Markov Logic Networks (MLNs) is an approach to Statistical Relation Learning (SRL) that combines weighted First Order Logic formuals and Markov networks to allow probabilistic learning an inference over multi-relational data. Learning and inference in MLNs is supported by a number of algorithms such as Gibbs Sampling, L-BFGS, Voted Perceptron, and MC-SAT. There a number of software package that implement MLNs such as: Alchemy, Tuffy, Markov the beast, and ProbCog.

In Markov Logic Networks one can generalize two dimensions for categorizing the predicates in the MLN. The first is by the component being modelled in the domain. To apply the MLNs approach to a problem domain, we need to recognize that a domain is made up from three components: objects of interest, attributes of the objects, and relations between the objects. Hence a predicate can be categorized as either class predicate, a relation predicate, or an attribute predicate. The second dimension for categorizing predicates in MLNs is by the end-user data need. In most probabilistic inference systems, a user query is composed of a target query and evidence which is used to estimate the probability of the target query. Hence, a predicate can be categorized as either an evidence predicate or a query (target) predicate.

In MLNs learning can be done either discriminatively or generatively. In discriminative learning one or more predicates whose values are unknown during testing is designated as target predicates. The learning optimizes the performance with respect to such predicates assuming that all the remaining predicates are given. In generative learning all predicates are treated equally. Discriminative learning is used when we know a head of time what type of prediction we want to make. On the other hand generative learning is used when we want to capture all the aspects of domain. So from a system point of view the second categorization is essential if we perform discriminative learning of a model.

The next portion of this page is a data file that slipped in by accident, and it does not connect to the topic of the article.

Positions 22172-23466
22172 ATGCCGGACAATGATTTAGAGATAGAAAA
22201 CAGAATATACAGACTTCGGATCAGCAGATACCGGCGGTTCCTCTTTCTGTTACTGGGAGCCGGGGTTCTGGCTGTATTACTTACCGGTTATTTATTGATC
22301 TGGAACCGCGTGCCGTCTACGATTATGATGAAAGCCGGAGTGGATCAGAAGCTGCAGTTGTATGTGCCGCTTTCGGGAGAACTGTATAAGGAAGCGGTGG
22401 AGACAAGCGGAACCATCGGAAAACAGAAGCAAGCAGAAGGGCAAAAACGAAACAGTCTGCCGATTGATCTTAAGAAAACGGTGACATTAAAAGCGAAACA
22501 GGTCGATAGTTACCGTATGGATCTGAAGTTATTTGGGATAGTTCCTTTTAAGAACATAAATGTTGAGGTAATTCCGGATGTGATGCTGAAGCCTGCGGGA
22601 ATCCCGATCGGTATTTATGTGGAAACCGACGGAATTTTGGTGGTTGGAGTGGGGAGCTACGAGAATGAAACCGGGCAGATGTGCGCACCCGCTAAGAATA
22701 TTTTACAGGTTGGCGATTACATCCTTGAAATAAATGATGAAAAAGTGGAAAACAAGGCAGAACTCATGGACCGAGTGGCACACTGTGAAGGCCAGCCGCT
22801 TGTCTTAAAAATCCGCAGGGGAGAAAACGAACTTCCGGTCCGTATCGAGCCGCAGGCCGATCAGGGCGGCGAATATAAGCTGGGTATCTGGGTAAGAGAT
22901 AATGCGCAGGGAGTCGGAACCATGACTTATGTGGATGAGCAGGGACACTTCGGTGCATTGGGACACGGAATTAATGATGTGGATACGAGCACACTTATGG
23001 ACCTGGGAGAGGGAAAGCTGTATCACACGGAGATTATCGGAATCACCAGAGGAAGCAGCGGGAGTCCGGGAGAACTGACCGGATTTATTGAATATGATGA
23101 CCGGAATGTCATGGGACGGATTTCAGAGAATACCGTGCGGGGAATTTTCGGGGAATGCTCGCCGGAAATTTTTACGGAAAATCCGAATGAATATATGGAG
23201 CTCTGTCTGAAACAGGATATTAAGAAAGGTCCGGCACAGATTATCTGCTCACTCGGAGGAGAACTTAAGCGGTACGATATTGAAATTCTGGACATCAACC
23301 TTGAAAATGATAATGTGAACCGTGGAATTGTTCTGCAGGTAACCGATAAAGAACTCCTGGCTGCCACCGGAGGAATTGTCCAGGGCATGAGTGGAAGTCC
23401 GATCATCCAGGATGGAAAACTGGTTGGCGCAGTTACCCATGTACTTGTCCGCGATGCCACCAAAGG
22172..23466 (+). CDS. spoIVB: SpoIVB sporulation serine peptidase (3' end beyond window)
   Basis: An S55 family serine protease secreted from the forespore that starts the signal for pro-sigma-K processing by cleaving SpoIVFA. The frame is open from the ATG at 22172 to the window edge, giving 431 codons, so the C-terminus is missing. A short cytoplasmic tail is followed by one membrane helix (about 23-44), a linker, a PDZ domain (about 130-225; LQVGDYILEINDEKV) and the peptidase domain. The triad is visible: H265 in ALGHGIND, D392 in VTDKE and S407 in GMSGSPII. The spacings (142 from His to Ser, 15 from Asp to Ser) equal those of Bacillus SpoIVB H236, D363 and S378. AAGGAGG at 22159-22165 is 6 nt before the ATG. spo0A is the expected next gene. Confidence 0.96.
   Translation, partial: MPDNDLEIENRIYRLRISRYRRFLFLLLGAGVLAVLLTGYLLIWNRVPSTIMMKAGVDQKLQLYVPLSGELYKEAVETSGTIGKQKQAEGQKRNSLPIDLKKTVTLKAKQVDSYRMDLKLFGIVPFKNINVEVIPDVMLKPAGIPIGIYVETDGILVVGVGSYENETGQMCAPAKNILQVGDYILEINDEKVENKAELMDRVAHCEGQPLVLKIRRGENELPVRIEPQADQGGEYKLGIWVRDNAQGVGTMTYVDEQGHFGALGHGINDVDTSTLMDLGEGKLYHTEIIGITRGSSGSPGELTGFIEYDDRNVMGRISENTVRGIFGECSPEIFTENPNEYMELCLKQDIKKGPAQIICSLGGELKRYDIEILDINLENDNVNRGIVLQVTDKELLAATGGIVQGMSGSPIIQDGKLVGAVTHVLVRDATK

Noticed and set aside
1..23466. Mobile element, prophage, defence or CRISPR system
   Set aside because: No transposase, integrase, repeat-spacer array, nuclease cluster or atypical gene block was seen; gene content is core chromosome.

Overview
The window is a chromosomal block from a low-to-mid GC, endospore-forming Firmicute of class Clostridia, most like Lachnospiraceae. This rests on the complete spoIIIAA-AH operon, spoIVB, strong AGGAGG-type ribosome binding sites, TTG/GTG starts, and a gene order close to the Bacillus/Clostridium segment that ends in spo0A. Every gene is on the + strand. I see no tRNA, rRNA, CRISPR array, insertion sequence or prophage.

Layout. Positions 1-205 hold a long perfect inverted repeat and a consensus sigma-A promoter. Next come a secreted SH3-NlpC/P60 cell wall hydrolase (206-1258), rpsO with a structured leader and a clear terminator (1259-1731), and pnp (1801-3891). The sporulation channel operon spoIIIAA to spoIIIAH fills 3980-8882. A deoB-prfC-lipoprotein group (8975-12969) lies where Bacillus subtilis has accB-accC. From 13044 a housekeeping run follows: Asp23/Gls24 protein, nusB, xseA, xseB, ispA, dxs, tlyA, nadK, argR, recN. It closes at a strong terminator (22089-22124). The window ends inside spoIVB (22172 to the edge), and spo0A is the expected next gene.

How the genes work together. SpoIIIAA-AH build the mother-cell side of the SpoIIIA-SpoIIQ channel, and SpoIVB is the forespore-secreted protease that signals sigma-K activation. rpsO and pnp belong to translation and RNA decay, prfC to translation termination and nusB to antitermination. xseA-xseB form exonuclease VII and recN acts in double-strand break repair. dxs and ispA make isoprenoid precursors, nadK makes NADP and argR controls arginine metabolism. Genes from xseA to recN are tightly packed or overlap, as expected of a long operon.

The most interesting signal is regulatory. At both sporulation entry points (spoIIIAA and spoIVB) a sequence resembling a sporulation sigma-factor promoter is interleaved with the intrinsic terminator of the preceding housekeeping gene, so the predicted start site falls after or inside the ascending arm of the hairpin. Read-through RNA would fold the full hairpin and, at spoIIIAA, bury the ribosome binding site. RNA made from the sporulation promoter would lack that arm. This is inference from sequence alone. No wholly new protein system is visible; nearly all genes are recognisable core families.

The first categorization allow us to relate a problem to one or more common Statistical Relations Learning tasks. Take for example collective classification, link prediction, and social networks analysis. In collective classification the goal is predict the class of the object given the object’s attributes and relations as evidence. Whereas in link prediction that goal is to predict the relation given the class(s) of the object and its relations. In social networks analysis that target query could be the attributes of the objects or the relations between objects. In general these tasks fall under “classification” in Machine Learning theory.